In fact, because of the passion that Fallon possesses for his films, there is no aspect of filmmaking that he finds difficult, but he stresses the importance of “assembling the right team so that everyone is going to work together in harmony. It takes you a while in this business to understand that you need the right team to make the right movie.”

Another important aspect of filmmaking is understanding how to work the distribution side and sell your movie.

“There are so many of these people who go out there and make movies that they will sell and they don’t realize what’s it like out there in the world of marketing. You aren’t going to continue to make movies if you never sell them. You’ve got to understand that the production side of it is really the smallest part of the movie process. You produce it, you finish it, then it has to go out into the world and you have to make a movie that audiences want to go see and buy on DVD you’ve got to understand what the world is looking for.”

“When you go out there to make something, just to be making it, and blow a lot of money, whether it be your money or someone else’s money, it’s really tough to convince the world again. ”
Fallon thinks that if he had to start in the film industry all over again, he probably would have started on the distribution side, just to get an idea of how important the marketing process really is to independent filmmakers.

“I would have understood how the markets work and all the things that you need to provide for those films and what sells and what doesn’t sell. But at the same time, once you know all that, you can sprinkle those ingredients into your film without jeopardizing the integrity of it. When you go out there to make something, just to be making it, and blow a lot of money, whether it be your money or someone else’s, it’s really tough to convince the world again.”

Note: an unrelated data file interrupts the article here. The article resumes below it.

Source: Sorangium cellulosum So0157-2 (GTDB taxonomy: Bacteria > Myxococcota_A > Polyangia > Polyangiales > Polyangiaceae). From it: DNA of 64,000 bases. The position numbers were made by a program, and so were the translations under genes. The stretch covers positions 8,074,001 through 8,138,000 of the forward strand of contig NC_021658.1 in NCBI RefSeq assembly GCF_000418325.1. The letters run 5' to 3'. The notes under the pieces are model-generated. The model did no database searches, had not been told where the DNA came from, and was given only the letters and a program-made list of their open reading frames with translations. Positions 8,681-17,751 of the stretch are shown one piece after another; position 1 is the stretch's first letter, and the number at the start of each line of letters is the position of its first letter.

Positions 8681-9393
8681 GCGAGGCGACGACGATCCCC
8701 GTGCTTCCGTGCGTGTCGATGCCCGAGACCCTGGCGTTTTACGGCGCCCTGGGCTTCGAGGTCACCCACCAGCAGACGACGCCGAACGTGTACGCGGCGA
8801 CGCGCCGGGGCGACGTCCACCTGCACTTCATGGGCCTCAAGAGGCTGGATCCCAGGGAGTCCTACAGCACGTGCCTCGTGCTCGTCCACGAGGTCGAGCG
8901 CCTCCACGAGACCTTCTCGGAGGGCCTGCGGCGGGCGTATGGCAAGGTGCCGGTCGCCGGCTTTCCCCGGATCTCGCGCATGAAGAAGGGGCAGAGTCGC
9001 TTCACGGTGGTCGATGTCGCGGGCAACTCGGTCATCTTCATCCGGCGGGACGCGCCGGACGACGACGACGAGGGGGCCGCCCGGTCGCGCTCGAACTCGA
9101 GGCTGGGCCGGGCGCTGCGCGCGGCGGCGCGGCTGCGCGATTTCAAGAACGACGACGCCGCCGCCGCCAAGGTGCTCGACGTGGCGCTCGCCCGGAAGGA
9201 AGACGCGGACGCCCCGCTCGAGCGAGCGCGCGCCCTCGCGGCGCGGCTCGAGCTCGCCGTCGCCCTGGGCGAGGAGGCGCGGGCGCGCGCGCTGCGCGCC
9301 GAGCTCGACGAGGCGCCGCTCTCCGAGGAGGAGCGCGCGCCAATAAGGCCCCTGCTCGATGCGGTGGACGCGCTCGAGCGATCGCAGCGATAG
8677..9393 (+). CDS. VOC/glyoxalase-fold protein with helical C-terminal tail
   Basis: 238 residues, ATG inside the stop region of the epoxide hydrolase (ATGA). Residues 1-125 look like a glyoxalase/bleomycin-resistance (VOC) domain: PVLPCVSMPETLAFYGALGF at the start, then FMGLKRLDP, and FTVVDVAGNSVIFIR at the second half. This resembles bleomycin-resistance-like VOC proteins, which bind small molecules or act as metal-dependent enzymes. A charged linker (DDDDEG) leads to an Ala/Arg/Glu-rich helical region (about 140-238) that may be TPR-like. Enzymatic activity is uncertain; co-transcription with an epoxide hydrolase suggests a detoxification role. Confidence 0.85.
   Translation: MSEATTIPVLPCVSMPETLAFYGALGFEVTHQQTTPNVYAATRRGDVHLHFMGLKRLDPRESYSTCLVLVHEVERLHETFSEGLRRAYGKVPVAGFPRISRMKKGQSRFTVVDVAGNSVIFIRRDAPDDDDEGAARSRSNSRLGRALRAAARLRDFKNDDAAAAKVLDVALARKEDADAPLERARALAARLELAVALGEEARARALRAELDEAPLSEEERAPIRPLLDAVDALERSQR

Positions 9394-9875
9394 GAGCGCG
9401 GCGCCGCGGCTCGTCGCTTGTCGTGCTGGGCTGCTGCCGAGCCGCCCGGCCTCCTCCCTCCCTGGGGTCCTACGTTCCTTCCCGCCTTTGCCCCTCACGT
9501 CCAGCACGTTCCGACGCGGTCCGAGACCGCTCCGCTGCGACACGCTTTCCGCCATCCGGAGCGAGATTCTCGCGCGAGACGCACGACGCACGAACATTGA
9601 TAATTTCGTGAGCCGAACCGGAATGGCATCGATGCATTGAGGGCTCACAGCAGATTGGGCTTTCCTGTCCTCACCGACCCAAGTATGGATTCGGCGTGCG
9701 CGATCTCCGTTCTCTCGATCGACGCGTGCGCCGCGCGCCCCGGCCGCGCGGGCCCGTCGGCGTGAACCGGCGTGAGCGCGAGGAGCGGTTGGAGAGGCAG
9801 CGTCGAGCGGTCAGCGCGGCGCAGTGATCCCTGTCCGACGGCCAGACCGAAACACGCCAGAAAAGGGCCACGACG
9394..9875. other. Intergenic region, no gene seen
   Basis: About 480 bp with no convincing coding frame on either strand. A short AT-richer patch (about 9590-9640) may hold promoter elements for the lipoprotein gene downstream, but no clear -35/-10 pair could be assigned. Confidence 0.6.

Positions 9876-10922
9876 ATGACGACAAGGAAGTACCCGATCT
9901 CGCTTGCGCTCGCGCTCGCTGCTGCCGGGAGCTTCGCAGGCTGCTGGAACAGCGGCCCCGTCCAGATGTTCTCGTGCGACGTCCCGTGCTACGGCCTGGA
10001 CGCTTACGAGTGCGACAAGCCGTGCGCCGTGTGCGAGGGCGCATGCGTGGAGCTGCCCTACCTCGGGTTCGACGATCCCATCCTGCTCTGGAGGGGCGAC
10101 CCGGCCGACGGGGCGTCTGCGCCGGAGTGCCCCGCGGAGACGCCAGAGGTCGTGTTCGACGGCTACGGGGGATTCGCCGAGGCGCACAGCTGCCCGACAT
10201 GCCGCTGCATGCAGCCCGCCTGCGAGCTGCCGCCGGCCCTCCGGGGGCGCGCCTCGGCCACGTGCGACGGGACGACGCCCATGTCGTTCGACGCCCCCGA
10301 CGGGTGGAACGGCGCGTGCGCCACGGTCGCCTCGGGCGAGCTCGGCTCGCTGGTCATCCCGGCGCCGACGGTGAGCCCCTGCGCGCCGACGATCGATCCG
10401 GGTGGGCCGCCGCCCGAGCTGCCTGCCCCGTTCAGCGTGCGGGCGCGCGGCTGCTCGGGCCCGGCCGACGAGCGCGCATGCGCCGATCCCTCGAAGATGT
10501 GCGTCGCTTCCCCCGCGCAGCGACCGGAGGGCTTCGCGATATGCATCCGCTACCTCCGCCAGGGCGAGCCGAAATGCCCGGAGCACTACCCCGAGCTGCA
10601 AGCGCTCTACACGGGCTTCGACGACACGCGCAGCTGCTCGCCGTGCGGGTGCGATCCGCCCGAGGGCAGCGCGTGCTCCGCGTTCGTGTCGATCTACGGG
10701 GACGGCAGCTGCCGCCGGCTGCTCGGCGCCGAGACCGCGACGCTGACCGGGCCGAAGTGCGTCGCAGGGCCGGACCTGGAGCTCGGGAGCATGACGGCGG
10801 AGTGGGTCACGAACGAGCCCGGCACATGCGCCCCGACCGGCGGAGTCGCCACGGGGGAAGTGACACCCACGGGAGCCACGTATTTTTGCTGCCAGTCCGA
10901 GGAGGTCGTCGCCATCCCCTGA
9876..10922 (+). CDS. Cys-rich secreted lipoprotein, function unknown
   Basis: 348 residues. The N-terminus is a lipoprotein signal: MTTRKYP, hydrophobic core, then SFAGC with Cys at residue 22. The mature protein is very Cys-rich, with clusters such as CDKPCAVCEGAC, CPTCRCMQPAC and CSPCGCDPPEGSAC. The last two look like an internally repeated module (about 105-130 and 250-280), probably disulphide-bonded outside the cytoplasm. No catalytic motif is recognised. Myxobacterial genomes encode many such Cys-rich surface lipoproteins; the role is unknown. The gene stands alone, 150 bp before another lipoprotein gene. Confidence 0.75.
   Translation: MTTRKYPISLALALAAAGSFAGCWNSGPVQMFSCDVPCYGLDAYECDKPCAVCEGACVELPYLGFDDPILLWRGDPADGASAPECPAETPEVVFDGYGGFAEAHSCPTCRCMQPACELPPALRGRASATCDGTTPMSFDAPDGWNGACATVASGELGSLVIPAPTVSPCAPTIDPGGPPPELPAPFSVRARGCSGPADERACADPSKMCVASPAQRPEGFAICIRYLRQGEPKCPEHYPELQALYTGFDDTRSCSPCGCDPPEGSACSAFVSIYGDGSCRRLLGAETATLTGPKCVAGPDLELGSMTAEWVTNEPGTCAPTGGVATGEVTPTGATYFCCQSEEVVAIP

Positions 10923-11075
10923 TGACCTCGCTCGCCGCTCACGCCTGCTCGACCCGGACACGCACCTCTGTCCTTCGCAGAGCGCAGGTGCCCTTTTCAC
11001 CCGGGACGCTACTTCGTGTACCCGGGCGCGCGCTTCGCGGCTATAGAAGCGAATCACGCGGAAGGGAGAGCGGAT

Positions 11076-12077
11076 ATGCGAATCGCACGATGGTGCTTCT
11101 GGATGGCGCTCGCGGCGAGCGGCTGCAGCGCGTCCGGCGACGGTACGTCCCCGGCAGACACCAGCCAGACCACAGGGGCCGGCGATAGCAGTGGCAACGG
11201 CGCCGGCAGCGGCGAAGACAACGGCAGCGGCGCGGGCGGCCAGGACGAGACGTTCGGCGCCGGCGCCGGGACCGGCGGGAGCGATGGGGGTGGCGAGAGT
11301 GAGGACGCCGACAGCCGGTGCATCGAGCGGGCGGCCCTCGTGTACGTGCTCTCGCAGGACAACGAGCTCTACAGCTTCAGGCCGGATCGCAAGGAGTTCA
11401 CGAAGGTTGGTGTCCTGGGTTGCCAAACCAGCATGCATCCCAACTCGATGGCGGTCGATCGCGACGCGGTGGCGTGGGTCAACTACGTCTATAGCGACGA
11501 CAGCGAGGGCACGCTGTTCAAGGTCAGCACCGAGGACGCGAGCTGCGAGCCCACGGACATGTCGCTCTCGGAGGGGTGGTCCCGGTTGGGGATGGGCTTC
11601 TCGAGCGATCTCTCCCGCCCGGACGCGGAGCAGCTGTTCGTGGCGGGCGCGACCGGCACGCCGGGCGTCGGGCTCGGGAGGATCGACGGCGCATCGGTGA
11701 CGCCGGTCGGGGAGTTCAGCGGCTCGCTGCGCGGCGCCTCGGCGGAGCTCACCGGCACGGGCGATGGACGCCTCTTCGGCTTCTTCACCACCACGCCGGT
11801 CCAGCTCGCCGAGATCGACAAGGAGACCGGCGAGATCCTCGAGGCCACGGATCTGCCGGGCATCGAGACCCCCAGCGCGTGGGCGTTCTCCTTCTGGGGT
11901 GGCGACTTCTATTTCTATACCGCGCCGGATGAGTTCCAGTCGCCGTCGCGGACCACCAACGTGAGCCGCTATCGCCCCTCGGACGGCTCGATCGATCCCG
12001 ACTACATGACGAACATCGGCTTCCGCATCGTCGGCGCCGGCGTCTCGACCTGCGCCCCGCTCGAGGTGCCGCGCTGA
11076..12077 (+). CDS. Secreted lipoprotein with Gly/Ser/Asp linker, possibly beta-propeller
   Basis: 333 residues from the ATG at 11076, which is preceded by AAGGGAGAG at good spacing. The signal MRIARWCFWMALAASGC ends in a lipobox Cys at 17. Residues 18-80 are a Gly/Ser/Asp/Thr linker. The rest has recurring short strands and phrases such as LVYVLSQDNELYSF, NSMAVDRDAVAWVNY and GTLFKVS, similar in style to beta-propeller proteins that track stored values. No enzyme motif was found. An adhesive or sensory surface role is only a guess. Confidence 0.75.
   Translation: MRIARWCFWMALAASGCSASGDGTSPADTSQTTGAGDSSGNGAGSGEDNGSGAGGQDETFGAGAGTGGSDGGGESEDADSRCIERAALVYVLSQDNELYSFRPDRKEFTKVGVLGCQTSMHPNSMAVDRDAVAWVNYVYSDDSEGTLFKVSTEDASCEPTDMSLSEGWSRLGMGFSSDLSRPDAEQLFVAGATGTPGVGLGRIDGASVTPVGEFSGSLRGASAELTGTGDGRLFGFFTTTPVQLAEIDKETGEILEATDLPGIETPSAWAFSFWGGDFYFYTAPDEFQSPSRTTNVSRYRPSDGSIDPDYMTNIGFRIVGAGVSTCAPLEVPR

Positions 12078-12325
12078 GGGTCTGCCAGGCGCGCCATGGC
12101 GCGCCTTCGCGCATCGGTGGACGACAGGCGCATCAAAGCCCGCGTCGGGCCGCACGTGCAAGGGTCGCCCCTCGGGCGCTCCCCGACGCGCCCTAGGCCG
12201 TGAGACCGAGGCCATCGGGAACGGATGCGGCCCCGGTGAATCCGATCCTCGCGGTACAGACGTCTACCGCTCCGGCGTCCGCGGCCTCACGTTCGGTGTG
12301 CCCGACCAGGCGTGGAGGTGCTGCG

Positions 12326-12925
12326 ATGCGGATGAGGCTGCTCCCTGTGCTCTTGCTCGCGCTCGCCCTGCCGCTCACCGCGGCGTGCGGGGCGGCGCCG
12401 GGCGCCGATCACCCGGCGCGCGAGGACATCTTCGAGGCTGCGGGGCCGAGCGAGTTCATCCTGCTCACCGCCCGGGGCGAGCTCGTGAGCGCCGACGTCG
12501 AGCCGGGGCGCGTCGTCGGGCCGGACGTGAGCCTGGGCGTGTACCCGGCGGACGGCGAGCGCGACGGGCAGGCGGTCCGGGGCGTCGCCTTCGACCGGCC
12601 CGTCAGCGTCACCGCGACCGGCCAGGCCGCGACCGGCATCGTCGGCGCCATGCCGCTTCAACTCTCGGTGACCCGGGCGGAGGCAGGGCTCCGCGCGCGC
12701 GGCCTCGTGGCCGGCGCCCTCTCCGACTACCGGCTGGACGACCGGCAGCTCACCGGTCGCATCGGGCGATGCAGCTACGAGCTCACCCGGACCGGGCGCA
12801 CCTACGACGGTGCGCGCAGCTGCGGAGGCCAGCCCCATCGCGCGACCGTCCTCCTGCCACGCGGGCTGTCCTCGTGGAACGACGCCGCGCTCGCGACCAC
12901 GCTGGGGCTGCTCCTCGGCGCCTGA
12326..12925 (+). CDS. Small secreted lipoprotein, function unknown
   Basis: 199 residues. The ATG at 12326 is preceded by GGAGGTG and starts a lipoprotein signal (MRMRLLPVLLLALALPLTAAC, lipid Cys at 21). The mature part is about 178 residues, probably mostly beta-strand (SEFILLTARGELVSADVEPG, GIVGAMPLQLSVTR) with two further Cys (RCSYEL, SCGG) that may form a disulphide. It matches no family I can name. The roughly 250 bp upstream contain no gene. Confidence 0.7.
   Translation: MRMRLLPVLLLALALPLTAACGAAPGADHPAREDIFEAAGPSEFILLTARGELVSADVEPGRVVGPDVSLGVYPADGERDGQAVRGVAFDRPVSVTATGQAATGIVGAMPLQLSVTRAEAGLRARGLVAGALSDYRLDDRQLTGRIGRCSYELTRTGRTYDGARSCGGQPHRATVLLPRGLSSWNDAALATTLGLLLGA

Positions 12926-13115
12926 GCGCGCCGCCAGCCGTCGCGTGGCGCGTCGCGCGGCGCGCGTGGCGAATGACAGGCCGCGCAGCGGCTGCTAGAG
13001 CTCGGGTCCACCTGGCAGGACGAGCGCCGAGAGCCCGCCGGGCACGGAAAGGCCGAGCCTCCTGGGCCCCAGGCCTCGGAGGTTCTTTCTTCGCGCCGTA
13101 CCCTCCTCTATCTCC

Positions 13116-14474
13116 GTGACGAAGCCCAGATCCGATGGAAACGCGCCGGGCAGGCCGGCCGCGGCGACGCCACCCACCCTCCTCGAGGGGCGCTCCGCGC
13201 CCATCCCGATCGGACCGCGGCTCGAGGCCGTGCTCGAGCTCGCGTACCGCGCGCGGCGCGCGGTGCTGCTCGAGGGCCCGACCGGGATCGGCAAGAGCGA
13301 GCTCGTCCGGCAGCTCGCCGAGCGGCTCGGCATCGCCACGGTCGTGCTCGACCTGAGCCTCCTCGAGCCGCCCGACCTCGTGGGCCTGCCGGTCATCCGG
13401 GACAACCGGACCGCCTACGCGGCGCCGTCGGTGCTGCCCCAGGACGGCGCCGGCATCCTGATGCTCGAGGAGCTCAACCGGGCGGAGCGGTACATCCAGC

With the success of recent independent films sweeping the Oscars, other awards shows and bringing in big bucks at the box office, Fallon believes that the public’s appetite for independent films is on the rise. “The big studio pictures are getting so formulaic that people are getting tired,” he says. “We had a year of movies that have been done and beat to death so many times that people have just gotten bored with it. So, then people in Hollywood were saying “the box office is down, the box office is down.’ Well, if they were to provide more quality movies and quality entertainment, then the box office would be back up again.” As for Fallon, he hopes to keep on directing, if not on every movie.

“Do I want to direct every picture that we do? No, but I would like to direct more pictures on projects I feel really, really passionate about.” And given Fallon’s passion for film, it’s safe to say we can expect to see Fallon behind the director’s chair in the years to come.